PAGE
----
Dubai is all set to become the world’s first city to use tracking software to monitor operations of commercial drones in restricted airspace. This notification was issued from the officials over at Dubai Civil Aviation Authority (DCAA). DCAA will employ the use of the Exponent Portal software, a software that was publicly unveiled at a live demonstration at the World Aviation Safety Summit in Dubai on Monday, to track commercial drones in real time. The software actively monitors a drone’s location, speed and altitude. It is also equipped to view and record any material being collected the by drone’s camera. The only thing that is required is for the drone to be fitted with an external object that weight no more than 160 grams. DCAA’s Head of Aviation Regulation and Safety, Michael Rudolph said,
Beyond the issuance of a no-objection certificate, we are able to monitor the what the RPAS (remotely piloted aircraft system) operator is doing.. Should there by an transgressions, we are advised of that.
The Exponent Portal notifies the drone operator and DCAA as soon as the commercial drones goes outside the pre-determined area. Rudolph said,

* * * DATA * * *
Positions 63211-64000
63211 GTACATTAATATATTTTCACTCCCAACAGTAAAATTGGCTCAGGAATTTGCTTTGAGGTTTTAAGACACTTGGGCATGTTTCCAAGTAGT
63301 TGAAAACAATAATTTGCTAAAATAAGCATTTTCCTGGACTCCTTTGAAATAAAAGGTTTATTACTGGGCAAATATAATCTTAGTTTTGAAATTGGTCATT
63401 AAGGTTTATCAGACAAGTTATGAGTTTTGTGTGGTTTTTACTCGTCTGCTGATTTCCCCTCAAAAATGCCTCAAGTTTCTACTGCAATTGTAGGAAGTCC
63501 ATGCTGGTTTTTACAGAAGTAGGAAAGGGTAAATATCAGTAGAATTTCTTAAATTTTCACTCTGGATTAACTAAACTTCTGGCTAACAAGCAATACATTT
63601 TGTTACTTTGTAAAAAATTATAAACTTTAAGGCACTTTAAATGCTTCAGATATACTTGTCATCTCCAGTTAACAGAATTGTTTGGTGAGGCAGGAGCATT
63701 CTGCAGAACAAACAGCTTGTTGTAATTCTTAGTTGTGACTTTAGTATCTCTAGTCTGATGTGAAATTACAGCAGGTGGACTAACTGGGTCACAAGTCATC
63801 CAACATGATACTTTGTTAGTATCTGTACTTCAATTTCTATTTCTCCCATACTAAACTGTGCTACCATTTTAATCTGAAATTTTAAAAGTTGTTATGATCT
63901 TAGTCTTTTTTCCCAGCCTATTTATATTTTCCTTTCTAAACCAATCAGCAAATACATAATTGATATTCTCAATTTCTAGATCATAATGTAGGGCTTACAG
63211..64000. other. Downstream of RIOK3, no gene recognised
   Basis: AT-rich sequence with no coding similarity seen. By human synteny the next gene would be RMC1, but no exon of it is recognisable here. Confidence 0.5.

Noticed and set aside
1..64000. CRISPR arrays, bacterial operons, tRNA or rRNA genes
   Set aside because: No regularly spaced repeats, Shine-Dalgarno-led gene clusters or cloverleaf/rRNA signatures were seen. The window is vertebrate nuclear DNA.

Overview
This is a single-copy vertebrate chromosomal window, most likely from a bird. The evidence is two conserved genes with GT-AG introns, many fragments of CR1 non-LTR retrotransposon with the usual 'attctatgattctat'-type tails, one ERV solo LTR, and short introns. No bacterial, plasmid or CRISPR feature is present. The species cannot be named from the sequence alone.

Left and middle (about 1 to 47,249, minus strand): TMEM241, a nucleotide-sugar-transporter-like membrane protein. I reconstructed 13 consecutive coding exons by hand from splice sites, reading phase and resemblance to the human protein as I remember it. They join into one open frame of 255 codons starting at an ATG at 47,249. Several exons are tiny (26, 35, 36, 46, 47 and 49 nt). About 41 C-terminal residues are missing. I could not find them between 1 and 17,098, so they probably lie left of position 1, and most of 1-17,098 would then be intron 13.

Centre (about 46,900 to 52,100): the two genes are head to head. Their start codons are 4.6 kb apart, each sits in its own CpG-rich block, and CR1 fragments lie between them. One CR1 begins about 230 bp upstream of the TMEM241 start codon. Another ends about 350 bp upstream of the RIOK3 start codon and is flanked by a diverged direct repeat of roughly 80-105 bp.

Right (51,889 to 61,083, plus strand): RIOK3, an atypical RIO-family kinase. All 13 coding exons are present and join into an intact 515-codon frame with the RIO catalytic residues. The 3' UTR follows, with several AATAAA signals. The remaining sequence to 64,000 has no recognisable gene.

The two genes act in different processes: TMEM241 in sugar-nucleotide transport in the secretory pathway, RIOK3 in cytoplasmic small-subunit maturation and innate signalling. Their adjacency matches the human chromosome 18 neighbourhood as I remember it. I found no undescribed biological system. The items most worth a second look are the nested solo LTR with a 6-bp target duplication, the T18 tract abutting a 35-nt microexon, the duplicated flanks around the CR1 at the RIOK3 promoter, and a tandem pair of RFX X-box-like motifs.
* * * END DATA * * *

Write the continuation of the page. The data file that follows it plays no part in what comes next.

At that time, we are able to give the operator a phone call. If we weren’t able to monitor this live, we would be able to recall the information at a later day, either to call the operator in and rap him on the knuckles or otherwise show him where the transgression has taken place … and make sure it doesn’t happen again.
Commercial drones are gaining popularity at an exponential rate and thereby regulating the industry is preemptively is the right way to go about it. Various security incidents have occurred over the past few months regarding commercial drones, few of which are produced below:
- April 2016: A drone struck British Airways plane at Heathrow Airport
- March 2016: A drone came within 200 feet of a Lufthansa jet near Los Angeles International Airport on 18th March
- January 2015: Recreational drones forced the closure of Dubai airport for approximately 55 minutes after they came dangerously close to the flight path of commercial airliners